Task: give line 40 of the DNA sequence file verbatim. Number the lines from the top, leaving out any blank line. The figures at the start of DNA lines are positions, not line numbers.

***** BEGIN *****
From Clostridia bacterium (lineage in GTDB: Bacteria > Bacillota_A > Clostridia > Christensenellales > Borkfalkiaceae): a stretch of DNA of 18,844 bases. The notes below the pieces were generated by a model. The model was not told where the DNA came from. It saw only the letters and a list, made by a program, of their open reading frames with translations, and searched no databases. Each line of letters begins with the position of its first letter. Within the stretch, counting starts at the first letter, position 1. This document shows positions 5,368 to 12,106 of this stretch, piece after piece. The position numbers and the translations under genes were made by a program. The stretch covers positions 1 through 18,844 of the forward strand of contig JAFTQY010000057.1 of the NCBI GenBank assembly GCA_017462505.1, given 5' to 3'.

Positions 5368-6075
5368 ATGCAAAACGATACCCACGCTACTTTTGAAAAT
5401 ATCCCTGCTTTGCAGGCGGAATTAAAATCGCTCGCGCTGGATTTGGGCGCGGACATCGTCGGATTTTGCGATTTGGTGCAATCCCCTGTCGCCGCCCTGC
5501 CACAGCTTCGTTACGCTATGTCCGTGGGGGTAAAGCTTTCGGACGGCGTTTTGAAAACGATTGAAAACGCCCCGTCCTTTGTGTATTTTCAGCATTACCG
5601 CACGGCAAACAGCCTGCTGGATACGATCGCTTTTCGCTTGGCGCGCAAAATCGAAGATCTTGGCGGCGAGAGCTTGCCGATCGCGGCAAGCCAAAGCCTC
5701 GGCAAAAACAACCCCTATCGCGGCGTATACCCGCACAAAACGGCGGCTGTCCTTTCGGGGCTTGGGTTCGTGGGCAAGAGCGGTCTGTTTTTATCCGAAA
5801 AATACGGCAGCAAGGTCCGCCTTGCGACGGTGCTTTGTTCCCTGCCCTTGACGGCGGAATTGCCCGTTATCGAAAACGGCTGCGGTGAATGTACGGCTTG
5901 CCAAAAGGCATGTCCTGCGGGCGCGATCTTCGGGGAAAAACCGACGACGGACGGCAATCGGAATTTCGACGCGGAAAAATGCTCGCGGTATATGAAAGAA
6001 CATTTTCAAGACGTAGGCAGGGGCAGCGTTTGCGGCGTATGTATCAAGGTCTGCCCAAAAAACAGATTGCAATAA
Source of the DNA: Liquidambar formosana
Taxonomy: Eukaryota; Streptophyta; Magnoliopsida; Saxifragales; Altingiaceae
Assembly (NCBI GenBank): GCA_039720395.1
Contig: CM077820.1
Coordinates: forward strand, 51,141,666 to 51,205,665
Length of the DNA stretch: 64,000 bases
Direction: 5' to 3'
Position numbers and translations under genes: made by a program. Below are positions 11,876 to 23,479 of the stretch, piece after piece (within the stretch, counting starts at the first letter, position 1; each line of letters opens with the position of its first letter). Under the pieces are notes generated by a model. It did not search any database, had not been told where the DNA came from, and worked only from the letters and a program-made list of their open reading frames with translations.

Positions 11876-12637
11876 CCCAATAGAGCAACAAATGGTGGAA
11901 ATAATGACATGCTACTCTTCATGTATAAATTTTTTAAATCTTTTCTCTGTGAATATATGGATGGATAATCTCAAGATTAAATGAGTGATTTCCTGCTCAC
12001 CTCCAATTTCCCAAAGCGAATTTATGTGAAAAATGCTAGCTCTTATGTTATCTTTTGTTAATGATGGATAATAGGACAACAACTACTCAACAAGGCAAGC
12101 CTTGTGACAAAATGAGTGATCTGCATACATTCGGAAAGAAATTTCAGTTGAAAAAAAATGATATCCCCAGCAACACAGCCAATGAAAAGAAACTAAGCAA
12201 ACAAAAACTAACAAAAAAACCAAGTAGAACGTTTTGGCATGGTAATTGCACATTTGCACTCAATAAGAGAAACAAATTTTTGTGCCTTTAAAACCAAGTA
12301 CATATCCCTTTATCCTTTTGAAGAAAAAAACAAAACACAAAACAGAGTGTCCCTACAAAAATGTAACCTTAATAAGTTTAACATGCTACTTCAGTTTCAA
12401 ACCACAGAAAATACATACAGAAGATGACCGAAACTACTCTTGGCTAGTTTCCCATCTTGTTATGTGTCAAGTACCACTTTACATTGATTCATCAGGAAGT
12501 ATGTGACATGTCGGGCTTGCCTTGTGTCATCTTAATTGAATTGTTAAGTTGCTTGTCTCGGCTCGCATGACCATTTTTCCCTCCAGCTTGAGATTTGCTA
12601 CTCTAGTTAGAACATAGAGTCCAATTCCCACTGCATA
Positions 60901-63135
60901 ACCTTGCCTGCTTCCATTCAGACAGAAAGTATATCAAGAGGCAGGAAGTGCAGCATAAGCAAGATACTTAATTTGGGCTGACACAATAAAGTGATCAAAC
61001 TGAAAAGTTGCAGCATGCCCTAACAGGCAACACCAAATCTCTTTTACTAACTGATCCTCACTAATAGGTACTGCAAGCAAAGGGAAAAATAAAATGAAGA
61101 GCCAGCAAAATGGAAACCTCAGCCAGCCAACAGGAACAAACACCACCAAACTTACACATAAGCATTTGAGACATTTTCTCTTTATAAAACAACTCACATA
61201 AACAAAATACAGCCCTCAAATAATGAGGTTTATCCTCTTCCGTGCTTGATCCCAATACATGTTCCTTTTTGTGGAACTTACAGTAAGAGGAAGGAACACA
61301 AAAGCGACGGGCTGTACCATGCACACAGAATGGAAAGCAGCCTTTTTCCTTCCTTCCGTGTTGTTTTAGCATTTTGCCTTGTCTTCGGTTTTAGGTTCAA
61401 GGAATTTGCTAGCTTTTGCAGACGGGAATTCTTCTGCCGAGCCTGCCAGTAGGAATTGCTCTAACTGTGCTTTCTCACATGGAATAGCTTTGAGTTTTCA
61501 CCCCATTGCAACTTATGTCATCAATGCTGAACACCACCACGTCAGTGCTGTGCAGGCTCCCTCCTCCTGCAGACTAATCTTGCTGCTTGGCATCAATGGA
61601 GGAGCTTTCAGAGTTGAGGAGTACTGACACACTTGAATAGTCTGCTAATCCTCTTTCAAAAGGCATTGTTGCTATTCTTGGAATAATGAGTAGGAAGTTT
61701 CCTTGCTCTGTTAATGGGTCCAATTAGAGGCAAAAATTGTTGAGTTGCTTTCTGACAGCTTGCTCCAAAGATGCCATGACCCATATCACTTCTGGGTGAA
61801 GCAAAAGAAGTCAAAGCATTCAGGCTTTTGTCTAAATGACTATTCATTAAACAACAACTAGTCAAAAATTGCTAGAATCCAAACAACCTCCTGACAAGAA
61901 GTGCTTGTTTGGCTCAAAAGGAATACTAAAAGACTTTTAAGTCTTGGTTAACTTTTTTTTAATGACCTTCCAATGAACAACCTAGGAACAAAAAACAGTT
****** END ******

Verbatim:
61901 GTGCTTGTTTGGCTCAAAAGGAATACTAAAAGACTTTTAAGTCTTGGTTAACTTTTTTTTAATGACCTTCCAATGAACAACCTAGGAACAAAAAACAGTT